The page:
|Smiling, so you know who this is...|
It also raises some questions about why Samar who is unable to tie his own shoes is able to deftly evade police on motorcycle, jet ski, etc. And why, if he is, he takes the bus everywhere else on Sundays.
I realize it’s too much to ask from a masala movie to make perfect sense, but it isn’t too much to ask for one to not make you uneasy and cause frowning or head scratching every two seconds.
And since the first film, Dhoom has given us villains who boldly sacrifice themselves rather than being arrested. Dhoom 3 is no different. But Dhoom 2 ended with hope, a tale of plotting and daring escape. There is no such hope at the end of Dhoom 3, and I can’t help but think it would have been nice. Instead we get a half-assed display of brotherly love that seemed absent the whole movie and really benefits no one in the end (except perhaps Aaliya, Katrina Kaif’s character; see below).
Moving on from that, there was another major part of Dhoom 3 that has been nagging me.
Women have been somewhat marginalized in the Dhoom series — Jai’s irritating wife, Sweety (Rimi Sen); Sunera (Aish) who ends up little more than a pawn between male cops and male thief; potentially kick-ass cop twin Sonali is injured, made a failure, traded in for bikini-flaunting dumb beach bunny twin Monali (both Bips) — but perhaps nowhere moreso than in Dhoom 3. Sweety has entirely vanished, without even a passing reference. The female cop this time: a dumb blonde even more inept than Sonali, who has like two lines (one being that she “understands some Hindi,” though she clearly doesn’t) and without any hint of plot logic whatsoever hangs around Jai and Ali’s flat in skimpy clothing, “helping” with the investigation long after that pair has been fired.
And then there’s Katrina Kaif.
|This outfit. ARE YOU SERIOUS|
I think it goes without saying that this one also runs around half-clothed most of the time — the fairly logical part of it is when she’s a circus performer (although her first outfit is literally made to look like she’s wearing zilch but rhinestones over her nipples and crotch); the nonlogical part is when she’s pedaling a bicycle around the windy city with half a shirt and the world’s shortest shorts. But to make matters worse, she has fewer lines than unapologetically objectifying dance numbers, the most egregious of which is her introduction song, in which she literally comes in taking her clothes off, swinging around poles and flinging her legs open. (Only slightly less egregious is her writhing around in a pink bra and an open, wet T-shirt for part of Dhoom Machale.) This is the girl who caused a hubbub when she signed a no-bikini clause? I’d rather have seen the bikini.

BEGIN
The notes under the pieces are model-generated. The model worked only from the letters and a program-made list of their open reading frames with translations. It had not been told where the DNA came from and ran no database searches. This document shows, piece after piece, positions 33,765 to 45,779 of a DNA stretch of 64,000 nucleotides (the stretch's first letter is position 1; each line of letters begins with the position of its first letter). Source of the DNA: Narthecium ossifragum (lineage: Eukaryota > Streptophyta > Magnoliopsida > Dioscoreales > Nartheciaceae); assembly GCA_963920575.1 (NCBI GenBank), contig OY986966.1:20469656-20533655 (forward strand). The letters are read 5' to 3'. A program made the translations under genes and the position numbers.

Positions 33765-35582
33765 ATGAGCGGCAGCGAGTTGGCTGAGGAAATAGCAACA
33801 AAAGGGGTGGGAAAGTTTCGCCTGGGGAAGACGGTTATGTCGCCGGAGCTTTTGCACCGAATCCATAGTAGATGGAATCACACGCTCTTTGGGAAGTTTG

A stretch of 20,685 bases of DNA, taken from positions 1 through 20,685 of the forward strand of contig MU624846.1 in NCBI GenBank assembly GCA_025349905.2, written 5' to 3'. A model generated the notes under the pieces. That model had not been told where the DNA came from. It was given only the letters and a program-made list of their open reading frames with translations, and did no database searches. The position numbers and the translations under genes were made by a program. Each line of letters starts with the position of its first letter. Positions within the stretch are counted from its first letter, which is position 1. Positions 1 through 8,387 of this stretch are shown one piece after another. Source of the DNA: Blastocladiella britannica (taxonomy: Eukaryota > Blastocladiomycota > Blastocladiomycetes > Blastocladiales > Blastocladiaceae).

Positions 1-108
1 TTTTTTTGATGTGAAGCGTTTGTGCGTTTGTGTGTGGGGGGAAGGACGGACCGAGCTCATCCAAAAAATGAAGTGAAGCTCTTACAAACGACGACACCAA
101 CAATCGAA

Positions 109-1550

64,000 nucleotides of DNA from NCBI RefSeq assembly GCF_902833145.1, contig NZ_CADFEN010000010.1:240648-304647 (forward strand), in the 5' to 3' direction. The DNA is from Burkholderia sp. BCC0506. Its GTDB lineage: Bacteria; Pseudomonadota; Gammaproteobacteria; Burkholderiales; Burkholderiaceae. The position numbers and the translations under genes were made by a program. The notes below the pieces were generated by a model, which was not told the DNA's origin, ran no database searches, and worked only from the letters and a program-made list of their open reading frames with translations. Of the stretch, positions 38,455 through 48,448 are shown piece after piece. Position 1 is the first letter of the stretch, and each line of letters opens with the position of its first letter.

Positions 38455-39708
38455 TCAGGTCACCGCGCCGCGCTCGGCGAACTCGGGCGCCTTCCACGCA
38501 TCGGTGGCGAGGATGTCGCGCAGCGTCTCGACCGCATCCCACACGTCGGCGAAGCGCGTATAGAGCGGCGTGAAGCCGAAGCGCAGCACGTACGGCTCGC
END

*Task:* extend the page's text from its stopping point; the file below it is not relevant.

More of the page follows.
And at least Aishwarya Rai and Bipasha Basu served roles in the plot. Katrina’s only role in the plot is to expedite the antiheroes’ downfall. (For this, btw, she most likely inherits a circus. Bravo, girl.)
*spoilers* And on that front, we never even get to see her realize that Sahir and Samar, whom she is supposed to love, are different people! Seriously. I felt robbed by that. That is an important factor in the plot, let alone the romance! *end spoilers*
|At least the acrobatics are nice.|
Ahem. Anyway, if you can ignore those things — which, as I have mentioned, have continued to nag at me — Dhoom 3 is a decent time-pass. There are some fun chases, a decent plot and of course a circus (or at least acrobats…). I’ll admit the acrobatics are pretty darn impressive.
But overall? I think it may actually be the weakest link in the Dhoom trilogy.